I’m not a political science major or a historian, but as an observer in Cuba over twelve short days and someone who did some reading to prepare for our trip, I still have a point of view. I believe the United States embargo against trade with Cuba has outlived its usefulness and should be ended. First, a very brief history–and we got a lot of history from many points of view over the twelve days.
Cubans had been chafing under Spanish rule through the 19th Century. The Spanish relinquished control of Cuba in 1898 in a war we call the Spanish American War, but which our Cuban guide, Ilen, calls the “Cuban, Spanish, American War.” The great Cuban revolutionary Jose Marti was a leader then, killed in 1895, and the United States came in for only a few months–think Teddy Roosevelt’s Rough Riders famous charge up San Juan Hill. Cuba finally became an independent republic in 1902, but an amendment to the Treaty of Paris gave the U.S. some controls (they called it protection) and Guantanamo Bay. The closest of all the Caribbean countries to the U.S., Cuba became an American playground. Many famous Americans visited or moved there, and also lots of not-so-famous people. The walls of one of our hotels in Havana, Hotel Nacional de Cuba, was practically papered with photos of celebrities in the hotel, including many with Fidel Castro.
After a series of governments rising and falling, in 1953 another Cuban revolution began against the corrupt and repressive Batista government. This was led by Fidel and Raul Castro, whose turn toward communism angered and frightened the United States. In 1960 the United States began an embargo on Cuba, prohibiting all exports to Cuba. In response, Cuba strengthened relations with the Soviet Union. For more than 40 years, there was no trade, and the only way United States citizens could visit Cuba was by sneaking in through Canada, Mexico, or another country. In 1996 the Helms-Burton Act strengthened the embargo, prohibiting private groups from distributing humanitarian aid to Cuba, and in 2004 President Bush eliminated Culture Exchange Licenses to Cuba, prohibiting high school and college groups from traveling there.
I’m going to leap ahead. It’s 2011, there’s no longer a Soviet Union, tourism is the biggest industry in Cuba, tourists abound from every country except the United States, and Cuba can trade openly with every country except the United States. But in this year, some sanity at last. President Obama eases travel restrictions to Cuba, affinity groups (educational, cultural, religious, etc.) are allowed entry, and in January of 2012 I flew, openly, from Miami to Havana on a Grand Circle Foundation People-to-People “Bridge Between Cultures.”
Among the things I learned: the United States has a presence in Cuba. It’s called a Special Interests Section. It is technically an arrangement with the embassy of Switzerland, but that’s a formality. Actually it’s part of the State Department. The United States has three Special Interests Sections, all in countries where we don’t have diplomatic relations: Cuba, North Korea, and Iran. I googled U.S. Special Interests in Cuba and eventually found several photos of the building. (See the link.) We were taken there on our third day in Havana. It is a large, windowless building with the Stars and Stripes flying outside, lots of security outside and in. Our Cuban guide was not allowed to come in with us, no photos of course, and we all had to show our passports to be allowed inside, where a spokeswoman from the State Department explained that a Special Interests Section functions much like a consulate, issuing visas, etc., but it doesn’t have that title. They work, she said, under constraints from both countries. She gave us history from the political point of view, justifying the U.S. position, but the questions we asked were more about how she lives in Cuba. (She lives in Havana, has a car, carries on daily living in the city; many of the employees in the section have families with children who go to school and spouses who have jobs outside of the Special Interests Section.)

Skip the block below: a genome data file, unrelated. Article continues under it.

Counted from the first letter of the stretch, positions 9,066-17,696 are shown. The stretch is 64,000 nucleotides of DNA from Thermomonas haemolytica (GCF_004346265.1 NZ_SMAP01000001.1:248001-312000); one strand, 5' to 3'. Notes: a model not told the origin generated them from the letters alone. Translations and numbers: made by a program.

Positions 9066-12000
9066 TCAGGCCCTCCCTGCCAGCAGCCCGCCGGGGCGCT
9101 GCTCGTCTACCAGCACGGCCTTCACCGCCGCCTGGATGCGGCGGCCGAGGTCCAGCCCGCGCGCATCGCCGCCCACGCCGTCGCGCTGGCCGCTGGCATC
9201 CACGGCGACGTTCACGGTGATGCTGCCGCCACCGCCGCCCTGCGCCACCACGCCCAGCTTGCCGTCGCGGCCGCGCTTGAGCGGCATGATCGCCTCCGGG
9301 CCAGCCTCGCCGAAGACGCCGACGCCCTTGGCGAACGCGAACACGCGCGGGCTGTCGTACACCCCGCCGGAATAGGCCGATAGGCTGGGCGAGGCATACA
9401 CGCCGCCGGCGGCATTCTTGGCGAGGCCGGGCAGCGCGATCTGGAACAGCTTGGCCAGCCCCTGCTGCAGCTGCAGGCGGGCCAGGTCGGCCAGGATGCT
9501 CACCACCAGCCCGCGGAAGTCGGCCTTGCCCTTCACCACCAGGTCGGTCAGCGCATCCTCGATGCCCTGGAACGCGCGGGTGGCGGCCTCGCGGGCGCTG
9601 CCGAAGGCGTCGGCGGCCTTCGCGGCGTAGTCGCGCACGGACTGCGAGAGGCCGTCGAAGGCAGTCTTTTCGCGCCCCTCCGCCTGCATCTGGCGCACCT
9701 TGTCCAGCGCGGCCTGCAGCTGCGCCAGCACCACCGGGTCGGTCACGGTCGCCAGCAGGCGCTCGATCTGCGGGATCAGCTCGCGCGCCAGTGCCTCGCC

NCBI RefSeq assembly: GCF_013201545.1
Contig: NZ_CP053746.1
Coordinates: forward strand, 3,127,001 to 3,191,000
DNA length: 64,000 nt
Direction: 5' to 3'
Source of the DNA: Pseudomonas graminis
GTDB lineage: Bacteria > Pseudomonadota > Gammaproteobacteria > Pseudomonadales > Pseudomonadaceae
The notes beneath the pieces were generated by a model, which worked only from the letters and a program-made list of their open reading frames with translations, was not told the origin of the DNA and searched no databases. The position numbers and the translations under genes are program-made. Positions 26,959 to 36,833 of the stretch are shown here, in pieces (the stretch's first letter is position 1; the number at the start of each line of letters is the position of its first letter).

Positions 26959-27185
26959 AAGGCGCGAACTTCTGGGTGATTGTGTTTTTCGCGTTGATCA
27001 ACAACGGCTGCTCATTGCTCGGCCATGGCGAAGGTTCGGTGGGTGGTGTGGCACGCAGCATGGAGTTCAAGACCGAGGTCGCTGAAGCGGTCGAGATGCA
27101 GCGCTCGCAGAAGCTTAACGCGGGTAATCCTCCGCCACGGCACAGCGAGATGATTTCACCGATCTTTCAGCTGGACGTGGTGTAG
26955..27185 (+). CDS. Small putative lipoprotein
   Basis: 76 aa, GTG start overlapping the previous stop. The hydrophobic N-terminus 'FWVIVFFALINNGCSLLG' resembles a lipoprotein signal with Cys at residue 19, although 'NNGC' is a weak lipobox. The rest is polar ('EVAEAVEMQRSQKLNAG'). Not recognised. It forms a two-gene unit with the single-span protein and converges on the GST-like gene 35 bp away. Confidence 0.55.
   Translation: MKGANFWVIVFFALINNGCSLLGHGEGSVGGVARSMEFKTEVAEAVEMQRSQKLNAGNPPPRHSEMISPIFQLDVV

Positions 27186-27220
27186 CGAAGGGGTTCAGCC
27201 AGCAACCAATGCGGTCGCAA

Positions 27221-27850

One week later, on our last day in Cuba, we had a lecture on the embargo from the Cuban point of view. I felt sorry for our lecturer; he was not an official from an agency or government, but an engineer who had strong feelings about reaching out to Americans. His English was not great (lots better than my Spanish) and maybe we overwhelmed him with our questions. When he brought up the five Cubans in American prisons, I asked why Cuba was keeping Alan Gross imprisoned (Gross is an American Jew who came to Cuba to help the Jewish community set up a communication system). He didn’t have an answer.
By this time, we had heard many Cubans speak against the embargo–artists, musicians, dancers, others we met as part of the cultural exchange, people who wanted to extend their audience into the States. There was a thread going through their discourse–that the only people in favor of the embargo are wealthy Cuban-Americans living in Florida who are making a lot of money because of the embargo. There was the belief that these entrepreneurs export American goods to South American countries, from whence they are shipped to Cuba. Is that a bizarre idea? I don’t know.
Enough of politics. You can’t go to Cuba without being aware of the embargo, but there was so much more to my trip. Next post, I’m going to write about food.
(Much of the information in this post came from the Grand Circle Foundation catalogue, Cuba People-to-People Journeys, www.grandcirclefoundation.org/cuba)